Returning to the boostrap flow chart of FIG. 8, after the translational parts (δx, δy) have been estimated (box 40, FIG. 8), the multiplicative parts (a, b, c, d) of the registration transformation parameters are now determined, and the translational parts are re-estimated (box 60), thus completing the bootstrap estimation of the misregistration parameters. To this end, we match each of the N online features (whose coordinates are indicated as xi, yi) against each reference feature with matching type and with coordinates (x', y'), such that
|x'-(xi +δx)|<Mx /2 and |y'-(yi+ δy)|>My /2.Eq. 9
Note that an online feature may have more than one matching reference feature.
The memory area 13 (FIG. 6) of the slave processor includes eleven accumulating registers, named:
S, Sx, Sy, Sx', Sy', Sxx', Syy', Sxy', Syx'
These registers are used in re-estimating the registration transformation parameters, as shown by the flow chart in FIG. 12.
Thus, according to the flow chart of FIG. 12 the eleven registers are reset (box 61). Each of the N online features (box 62) is paired with each of the matching reference features according to Equation 9 above, and the eleven registers are appropriately incremented (box 64).
Each of the above registers thus holds a sum to which a value is added for each matching pair. The registers are accumulated as follows: (x,y) and (x',y') denote a specific matching pair; the sums range over all matching pairs encountered up so far: ##EQU4## A better approximation of the registration transformation parameters (for correcting article placement only) can now be computed (box 65) using the current values of the eleven registers, according to the following equations: ##EQU5## According to Eq. 1a: a=cos θ; b=-sin θ; c=sin θ; and d=cos θ
In the more general case, an estimation for the full affine transformation can be computed according to the following equations: ##EQU6##
The above mathematical method of computing the registration transformation is based on the theory of least-squares data fitting, described, for example, in W. H. Press, B. P. Flannery, S. A. Teukolsky and W. T. Vetterling, Numerical Recipes, Cambridge University Press, 1986.
Our equations arise by applying the theory to the following problem: Given (xi,yi) and (x'i, y'i), i=1 . . . n, find δx,δy and a, b, c, d which minimizes the following expression: ##EQU7##
For article placement only, the minimization is constrained to rigid transformations.
The Main Procedure Following the completion of the bootstrap procedure (box 23, FIG. 7) for determining the registration transformation parameters on the initial scanned area, the system operates according to the main procedure. This consists of two processes working simultaneously, namely a comparison process and a fine-registration process, as indicated by box 24 in FIG. 7. The main procedure is more particularly illustrated in the flow chart of FIGS. 13 and 13b.
Thus, as indicated by box 70 in FIGS. 13a, 13b, when an online feature appears, with coordinates (x,y), its position is transformed, using the available transformation parameters, so as to be registered with the reference features, giving new coordinates (xr,yr) using Equation 1. Now, using these coordinates (xr, yr), the reference list is searched for every feature with coordinates (x',y') that satisfy:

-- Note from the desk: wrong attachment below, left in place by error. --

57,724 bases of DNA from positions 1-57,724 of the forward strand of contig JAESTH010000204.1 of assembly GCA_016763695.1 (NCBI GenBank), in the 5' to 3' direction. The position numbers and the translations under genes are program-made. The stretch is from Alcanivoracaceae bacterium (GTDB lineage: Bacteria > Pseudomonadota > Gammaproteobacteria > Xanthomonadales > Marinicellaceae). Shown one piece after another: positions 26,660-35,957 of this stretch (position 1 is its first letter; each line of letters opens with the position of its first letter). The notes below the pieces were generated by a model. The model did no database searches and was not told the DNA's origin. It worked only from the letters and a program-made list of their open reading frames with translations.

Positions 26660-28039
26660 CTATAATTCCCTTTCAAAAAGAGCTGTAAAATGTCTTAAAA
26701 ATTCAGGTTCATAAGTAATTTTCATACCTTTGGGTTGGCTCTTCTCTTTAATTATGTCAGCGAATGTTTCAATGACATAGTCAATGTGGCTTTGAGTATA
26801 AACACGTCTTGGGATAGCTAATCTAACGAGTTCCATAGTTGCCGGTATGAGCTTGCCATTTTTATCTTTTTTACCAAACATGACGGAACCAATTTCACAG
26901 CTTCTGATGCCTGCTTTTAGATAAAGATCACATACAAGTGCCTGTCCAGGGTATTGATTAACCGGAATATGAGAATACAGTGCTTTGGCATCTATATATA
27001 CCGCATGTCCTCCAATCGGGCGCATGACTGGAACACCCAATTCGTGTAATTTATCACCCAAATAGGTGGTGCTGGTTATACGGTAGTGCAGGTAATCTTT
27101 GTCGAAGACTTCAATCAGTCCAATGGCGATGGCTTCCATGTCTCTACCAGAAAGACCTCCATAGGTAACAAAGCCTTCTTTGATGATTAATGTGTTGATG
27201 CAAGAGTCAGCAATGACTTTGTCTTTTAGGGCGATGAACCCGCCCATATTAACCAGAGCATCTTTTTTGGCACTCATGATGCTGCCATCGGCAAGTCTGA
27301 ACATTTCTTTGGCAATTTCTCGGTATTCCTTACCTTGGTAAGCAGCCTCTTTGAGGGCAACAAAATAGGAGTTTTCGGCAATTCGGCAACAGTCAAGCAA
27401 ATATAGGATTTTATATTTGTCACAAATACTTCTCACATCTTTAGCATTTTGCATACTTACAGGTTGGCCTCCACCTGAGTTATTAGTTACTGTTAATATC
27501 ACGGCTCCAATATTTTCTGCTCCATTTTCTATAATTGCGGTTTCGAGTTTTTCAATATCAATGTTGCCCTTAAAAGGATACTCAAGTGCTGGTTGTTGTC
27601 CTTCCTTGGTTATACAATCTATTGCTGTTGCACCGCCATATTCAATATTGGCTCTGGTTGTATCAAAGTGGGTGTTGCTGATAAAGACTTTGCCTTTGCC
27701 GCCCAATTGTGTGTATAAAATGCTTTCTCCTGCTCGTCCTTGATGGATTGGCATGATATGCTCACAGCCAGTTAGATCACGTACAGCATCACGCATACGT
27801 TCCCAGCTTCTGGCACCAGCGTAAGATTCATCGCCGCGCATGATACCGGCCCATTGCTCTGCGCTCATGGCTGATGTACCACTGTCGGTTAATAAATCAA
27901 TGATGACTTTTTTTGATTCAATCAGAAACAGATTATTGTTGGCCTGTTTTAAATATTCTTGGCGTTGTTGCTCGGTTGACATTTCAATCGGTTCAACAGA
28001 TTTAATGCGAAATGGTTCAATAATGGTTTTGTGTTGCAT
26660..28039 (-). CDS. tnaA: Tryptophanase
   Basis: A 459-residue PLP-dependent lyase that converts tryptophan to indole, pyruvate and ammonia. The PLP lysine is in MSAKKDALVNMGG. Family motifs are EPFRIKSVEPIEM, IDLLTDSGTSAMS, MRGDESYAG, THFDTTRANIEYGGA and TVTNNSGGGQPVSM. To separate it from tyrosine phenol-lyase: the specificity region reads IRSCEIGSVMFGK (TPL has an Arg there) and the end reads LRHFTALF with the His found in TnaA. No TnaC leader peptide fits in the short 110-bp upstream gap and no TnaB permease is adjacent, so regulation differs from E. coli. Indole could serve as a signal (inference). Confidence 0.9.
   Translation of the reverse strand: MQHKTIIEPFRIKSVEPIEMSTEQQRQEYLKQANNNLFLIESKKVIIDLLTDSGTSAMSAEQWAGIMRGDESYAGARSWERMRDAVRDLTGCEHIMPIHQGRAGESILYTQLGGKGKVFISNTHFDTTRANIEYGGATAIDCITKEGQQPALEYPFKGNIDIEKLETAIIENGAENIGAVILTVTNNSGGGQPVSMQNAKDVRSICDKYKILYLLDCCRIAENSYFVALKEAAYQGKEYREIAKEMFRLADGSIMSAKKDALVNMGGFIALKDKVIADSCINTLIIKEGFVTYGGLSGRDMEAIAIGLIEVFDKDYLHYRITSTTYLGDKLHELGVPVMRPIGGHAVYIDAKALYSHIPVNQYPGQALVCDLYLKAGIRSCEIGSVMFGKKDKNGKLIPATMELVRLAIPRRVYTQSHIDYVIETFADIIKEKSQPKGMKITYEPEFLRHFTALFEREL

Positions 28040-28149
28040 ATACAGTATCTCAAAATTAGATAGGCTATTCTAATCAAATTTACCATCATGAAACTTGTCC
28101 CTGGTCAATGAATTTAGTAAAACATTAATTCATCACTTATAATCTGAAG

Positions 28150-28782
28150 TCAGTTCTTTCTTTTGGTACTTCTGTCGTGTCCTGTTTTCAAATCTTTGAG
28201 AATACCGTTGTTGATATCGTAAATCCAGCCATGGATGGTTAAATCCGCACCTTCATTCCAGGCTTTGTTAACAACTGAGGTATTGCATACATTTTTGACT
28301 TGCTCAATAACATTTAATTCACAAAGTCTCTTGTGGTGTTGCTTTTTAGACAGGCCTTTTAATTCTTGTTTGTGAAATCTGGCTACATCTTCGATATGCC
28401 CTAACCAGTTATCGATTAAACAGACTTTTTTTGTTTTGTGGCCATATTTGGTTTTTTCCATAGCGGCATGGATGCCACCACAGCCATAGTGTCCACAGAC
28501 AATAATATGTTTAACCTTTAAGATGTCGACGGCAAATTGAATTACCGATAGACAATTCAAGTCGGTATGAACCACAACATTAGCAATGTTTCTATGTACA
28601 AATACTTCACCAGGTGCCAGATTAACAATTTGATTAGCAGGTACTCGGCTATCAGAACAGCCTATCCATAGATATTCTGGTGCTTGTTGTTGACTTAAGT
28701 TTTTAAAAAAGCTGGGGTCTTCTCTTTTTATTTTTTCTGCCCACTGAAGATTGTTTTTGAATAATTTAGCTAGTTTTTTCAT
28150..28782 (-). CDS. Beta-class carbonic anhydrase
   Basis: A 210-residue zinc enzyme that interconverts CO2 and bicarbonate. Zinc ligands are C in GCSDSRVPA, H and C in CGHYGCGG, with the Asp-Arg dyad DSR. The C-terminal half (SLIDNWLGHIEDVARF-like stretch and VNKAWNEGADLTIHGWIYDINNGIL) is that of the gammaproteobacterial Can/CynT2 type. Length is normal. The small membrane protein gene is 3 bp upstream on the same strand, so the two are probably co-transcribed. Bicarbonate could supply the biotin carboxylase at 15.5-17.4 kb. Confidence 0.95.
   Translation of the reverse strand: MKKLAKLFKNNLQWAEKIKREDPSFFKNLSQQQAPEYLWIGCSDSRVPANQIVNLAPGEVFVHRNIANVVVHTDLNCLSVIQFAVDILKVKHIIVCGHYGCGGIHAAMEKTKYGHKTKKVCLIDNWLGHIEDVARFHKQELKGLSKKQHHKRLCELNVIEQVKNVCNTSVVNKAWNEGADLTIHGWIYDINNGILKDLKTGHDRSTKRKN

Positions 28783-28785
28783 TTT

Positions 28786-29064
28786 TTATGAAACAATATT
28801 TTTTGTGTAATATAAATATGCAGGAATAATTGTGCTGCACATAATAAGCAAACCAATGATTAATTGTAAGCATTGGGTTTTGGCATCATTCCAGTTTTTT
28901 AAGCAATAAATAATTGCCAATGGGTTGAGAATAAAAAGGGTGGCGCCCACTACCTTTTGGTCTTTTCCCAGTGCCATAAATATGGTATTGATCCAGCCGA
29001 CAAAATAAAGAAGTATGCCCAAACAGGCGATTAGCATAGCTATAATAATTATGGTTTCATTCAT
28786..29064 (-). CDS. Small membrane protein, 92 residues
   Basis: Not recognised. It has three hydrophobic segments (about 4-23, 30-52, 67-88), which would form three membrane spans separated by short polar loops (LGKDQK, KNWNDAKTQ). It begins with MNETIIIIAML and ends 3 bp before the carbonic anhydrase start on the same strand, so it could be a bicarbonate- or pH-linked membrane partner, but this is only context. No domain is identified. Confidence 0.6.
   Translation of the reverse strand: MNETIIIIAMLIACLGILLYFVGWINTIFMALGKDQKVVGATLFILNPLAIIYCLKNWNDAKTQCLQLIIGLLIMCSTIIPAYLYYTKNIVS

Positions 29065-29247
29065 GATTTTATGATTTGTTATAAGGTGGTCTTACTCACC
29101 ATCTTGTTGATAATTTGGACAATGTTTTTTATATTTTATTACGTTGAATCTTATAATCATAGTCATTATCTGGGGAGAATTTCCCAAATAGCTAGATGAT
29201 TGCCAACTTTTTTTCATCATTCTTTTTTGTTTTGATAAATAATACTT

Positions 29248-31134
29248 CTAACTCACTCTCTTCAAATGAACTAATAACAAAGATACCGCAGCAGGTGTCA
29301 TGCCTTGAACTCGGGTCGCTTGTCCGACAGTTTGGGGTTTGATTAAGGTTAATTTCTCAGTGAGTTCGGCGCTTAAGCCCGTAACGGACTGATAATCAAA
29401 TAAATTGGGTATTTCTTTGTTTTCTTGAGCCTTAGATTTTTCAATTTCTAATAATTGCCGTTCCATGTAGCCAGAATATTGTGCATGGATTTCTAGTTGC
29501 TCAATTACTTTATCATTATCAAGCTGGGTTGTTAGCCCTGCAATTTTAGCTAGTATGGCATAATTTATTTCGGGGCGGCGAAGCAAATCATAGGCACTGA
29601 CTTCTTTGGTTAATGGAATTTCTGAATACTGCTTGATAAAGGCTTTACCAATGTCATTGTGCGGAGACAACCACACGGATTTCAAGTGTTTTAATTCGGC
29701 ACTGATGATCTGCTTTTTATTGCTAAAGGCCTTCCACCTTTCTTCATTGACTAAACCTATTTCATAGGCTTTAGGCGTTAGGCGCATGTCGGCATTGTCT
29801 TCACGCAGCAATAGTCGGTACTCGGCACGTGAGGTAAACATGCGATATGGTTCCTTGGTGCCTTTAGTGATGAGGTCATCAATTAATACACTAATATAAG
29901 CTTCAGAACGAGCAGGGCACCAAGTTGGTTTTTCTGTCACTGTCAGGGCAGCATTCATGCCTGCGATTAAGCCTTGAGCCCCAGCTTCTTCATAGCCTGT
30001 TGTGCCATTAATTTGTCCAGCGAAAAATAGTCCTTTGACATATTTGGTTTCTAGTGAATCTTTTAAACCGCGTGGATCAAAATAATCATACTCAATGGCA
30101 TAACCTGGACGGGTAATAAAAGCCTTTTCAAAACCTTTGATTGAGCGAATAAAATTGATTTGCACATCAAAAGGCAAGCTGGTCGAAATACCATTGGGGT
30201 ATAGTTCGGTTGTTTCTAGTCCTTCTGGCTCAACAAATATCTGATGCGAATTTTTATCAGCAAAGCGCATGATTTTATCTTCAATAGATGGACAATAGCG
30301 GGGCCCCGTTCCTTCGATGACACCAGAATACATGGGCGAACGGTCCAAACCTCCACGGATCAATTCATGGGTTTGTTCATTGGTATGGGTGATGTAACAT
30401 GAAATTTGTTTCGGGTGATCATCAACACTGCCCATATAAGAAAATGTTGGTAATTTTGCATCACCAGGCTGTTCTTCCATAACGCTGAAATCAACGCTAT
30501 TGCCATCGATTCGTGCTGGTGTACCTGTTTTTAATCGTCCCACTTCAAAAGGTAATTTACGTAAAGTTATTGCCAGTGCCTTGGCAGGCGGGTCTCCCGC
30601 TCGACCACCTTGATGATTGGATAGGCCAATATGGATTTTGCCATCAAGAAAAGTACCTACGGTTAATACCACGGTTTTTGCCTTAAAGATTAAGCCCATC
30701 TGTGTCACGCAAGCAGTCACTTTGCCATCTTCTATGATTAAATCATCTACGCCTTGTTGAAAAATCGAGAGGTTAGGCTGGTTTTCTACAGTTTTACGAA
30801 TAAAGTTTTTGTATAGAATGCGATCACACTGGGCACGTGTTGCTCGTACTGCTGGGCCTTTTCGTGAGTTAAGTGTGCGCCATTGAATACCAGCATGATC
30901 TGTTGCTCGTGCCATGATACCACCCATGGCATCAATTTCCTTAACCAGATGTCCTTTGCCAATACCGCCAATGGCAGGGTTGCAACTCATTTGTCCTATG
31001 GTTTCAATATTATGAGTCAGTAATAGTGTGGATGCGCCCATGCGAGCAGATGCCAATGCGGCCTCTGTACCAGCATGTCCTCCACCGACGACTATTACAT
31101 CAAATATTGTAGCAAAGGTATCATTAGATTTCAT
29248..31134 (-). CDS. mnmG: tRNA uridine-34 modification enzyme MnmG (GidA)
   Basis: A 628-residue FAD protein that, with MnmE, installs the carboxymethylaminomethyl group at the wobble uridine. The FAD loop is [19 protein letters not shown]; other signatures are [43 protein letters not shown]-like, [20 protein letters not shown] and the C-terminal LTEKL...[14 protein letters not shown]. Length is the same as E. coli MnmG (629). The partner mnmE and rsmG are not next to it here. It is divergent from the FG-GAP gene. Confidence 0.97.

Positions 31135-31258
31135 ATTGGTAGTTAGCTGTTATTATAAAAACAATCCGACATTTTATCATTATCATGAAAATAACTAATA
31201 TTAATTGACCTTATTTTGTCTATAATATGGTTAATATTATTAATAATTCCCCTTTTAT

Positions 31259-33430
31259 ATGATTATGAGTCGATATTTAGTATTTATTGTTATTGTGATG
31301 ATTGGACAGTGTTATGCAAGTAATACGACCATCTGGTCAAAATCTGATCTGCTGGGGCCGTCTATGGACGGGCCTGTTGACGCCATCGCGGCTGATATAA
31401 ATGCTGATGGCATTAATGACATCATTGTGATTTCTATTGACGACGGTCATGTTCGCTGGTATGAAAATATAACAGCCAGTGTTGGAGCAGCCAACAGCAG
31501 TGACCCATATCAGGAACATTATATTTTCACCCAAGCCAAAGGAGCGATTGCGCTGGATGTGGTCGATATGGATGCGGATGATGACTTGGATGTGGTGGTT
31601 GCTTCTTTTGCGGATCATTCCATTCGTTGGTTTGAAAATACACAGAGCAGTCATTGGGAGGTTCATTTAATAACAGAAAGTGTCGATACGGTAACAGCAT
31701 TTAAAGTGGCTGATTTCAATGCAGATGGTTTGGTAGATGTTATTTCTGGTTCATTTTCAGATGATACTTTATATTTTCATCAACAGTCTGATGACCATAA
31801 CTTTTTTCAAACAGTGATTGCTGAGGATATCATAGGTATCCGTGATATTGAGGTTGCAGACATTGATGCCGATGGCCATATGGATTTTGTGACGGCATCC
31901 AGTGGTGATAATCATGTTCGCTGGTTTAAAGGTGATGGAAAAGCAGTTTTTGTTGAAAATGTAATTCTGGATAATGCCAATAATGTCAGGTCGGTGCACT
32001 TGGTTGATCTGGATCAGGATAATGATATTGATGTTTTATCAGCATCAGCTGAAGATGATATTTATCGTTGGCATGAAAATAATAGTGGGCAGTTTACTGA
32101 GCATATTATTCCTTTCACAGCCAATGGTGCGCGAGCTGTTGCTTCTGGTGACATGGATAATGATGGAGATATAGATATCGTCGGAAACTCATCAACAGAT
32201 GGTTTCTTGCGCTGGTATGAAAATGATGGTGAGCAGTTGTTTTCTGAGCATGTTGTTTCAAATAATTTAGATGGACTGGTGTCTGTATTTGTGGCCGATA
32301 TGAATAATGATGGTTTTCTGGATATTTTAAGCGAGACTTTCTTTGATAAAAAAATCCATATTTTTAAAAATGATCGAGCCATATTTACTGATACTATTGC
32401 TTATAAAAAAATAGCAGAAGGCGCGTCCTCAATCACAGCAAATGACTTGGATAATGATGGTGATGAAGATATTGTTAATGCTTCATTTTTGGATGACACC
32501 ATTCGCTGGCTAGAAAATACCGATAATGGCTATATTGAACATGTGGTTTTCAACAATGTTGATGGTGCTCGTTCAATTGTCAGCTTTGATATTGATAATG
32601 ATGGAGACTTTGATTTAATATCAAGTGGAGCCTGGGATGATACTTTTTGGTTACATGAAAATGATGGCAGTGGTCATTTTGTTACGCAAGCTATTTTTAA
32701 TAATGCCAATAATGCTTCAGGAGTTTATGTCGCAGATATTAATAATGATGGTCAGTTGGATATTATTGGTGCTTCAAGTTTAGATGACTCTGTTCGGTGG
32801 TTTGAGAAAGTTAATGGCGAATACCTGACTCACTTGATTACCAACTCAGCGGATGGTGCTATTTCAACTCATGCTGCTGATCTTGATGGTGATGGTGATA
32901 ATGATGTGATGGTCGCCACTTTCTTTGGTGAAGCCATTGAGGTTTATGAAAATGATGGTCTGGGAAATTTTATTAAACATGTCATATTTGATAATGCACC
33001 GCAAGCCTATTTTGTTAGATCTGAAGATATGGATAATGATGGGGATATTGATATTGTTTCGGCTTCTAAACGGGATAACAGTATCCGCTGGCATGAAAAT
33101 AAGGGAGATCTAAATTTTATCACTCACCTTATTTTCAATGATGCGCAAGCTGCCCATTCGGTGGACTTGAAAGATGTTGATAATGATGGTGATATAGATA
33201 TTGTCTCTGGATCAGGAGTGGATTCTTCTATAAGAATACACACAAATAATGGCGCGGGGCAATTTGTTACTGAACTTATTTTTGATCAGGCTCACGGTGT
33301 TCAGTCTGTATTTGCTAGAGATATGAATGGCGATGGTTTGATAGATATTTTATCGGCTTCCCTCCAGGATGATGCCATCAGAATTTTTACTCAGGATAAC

|x'-xr |≦Q and |y'-yr |≦Q, Eq. 20
where Q is the reference tolerance, and of a type matching the online features type (box 71).
As indicated earlier, the transformation found in the booststrap procedure aligns the online features with the reference features in the initial scan zone. The bootstrap procedure operates on only a few online features, so that no time is lost waiting for a large number of online features to accumulate. The transformation produced by the bootstrap procedure may therefore not be the best transformation for the complete scanning zone. Fortunately, in the initial scan zone, better alignment is not yet required. However, as the scan continues over the complete scanning zone, a fine-registration process operates together with the main matching process in order to improve the transformation parameters.
Thus, as shown in the flow chart of FIGS. 13a, 13b, as each online feature is detected during the inspection process, it is compared with the stored reference features to see whether there are any matching pairs (box 72). If an online feature does not find a match with a stored reference feature, the online feature is recorded as an excess feature (box 73). On the other hand, if an online feature is matched with a stored reference feature (box 72), the eleven registers within the memory area 13 are updated (box 75) as described above, and the matching reference features are marked as "not missing" (box 76). This updating requires very little computation--only eleven additions and six multiplications.
Whenever it may be decided to update the transformation parameters (box 77), e.g., when enough online features have been collected or the scan has proceeded a large distance since the last update, this may be done (box 78) according to the current state of the eleven registers as in Equations 10-18.
At the end of the scan (box 74), all the reference features not marked as "not missing", are reported as "missing" (box 79). The system now reports a list of the excess features and missing features (box 25, FIG. 7).